The scene has changed, LaBan noted — due in part to the pandemic, as well as the proliferation of online review platforms like Yelp, Resy, OpenTable, Google, TripAdvisor and more — and he’s poised to drop the system he launched.

Every restaurateur who spoke to Billy Penn noted that LaBan’s ratings are the result of a rigorous reporting process and lengthy conversations between writer and chef. Having lots of bells was a great feeling, but getting feedback was often more valuable.

Fillecia, who worked in restaurants with one bell, two bells, and three bells, said: “It wasn’t the lack of bells that made us improve. It was basically the written context and then the conversation with Craig.”

Even if improvements were made after the review, the rating remained the same – at least until a rare re-visit – and potential customers could easily be turned off.

“You would have to visit a restaurant several times a year to keep the rating valid,” said Joe Cicala, executive chef at Cicala Restaurant in the Divine Lorraine.

Eggplant ratatouille at Maison 208
Danya Henninger / Billy Penn

What is the goal now?

One potential downside to losing the rating is that it takes away a motivating factor for chefs and their staff, some said.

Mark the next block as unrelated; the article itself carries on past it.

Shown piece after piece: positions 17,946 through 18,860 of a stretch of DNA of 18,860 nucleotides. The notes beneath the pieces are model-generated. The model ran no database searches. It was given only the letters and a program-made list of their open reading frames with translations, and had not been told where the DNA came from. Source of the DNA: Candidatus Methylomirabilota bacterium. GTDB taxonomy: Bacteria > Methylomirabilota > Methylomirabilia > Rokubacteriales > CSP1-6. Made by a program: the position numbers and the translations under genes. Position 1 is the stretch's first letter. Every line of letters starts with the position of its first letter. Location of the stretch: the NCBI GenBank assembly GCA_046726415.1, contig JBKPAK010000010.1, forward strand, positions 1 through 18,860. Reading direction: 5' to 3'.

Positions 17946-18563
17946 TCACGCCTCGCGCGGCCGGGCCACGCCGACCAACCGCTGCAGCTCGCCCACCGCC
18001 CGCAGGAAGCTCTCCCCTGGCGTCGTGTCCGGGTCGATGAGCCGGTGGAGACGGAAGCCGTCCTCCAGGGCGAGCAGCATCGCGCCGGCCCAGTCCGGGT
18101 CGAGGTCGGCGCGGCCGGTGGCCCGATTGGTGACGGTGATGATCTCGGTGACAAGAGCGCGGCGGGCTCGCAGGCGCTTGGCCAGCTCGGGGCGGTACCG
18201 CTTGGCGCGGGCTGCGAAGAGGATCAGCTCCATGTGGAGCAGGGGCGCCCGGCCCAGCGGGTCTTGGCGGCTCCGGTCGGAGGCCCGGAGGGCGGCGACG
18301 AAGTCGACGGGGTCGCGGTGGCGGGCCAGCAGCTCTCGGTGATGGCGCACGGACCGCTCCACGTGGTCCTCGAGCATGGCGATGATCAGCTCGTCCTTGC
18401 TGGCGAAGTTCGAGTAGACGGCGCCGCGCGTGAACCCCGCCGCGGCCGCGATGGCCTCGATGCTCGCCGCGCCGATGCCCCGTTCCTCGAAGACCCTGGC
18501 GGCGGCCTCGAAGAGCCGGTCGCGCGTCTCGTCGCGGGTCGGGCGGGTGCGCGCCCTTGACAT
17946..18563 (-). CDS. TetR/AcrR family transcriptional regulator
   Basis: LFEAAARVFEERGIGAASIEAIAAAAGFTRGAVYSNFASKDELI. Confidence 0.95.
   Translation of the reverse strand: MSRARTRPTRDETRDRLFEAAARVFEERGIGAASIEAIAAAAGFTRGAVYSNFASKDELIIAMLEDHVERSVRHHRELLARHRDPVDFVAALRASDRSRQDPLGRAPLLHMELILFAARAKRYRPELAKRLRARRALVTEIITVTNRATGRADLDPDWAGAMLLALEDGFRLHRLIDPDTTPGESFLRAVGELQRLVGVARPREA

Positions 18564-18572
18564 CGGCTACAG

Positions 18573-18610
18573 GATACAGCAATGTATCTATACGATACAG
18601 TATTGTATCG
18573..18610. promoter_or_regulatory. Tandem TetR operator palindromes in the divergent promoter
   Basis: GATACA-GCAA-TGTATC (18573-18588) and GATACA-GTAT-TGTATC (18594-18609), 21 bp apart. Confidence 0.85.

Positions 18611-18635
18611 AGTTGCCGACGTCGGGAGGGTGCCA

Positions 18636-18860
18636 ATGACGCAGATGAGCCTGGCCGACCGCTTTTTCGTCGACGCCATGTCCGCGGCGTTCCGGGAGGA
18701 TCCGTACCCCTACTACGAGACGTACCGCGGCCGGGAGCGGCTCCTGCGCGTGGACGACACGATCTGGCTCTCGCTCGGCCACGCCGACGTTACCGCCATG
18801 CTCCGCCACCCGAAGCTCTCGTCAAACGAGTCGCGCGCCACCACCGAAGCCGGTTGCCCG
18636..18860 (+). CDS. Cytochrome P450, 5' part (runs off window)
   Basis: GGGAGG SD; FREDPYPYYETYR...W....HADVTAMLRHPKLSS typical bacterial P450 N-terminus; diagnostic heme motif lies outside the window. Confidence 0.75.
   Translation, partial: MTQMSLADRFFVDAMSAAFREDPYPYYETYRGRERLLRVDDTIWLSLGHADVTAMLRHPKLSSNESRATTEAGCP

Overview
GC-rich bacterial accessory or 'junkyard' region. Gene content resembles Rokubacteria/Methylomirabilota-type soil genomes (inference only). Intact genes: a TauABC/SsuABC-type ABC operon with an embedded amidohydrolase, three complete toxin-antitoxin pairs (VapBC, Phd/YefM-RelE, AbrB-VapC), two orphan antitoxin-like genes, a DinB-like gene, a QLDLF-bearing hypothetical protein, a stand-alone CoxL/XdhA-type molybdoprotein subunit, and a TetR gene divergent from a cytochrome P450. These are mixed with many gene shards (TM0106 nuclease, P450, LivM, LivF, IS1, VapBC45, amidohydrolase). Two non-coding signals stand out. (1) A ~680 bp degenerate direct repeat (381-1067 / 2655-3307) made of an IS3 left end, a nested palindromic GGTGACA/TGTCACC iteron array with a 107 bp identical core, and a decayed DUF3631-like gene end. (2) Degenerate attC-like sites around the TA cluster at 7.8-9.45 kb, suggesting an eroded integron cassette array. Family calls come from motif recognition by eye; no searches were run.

“It’s not just a rating… it was ‘let’s try to get to that next level’. Well, what’s that next level now?” asked Cicala.

That’s not necessarily a bad thing, said Sylva Senat, executive chef at the Pyramid Club in Center City.

“It’s great that the stories will stay, and the ratings and the fear — in some kitchens the almost toxic culture of ratings that dictate everything your core team does — will disappear,” Senat said.

Still, Senat worries that Philly’s food scene might not get the national and international attention it deserves without a city-wide grading system. “What does Michelin bring here now that there are no star ratings? How are they going to filter which restaurants they go to?” he said.

For his part, LaBan wrote in his parting bells that he thinks the city has already caught Michelin’s attention and that their globally coveted stars “are now lurking around the corner from Philly”.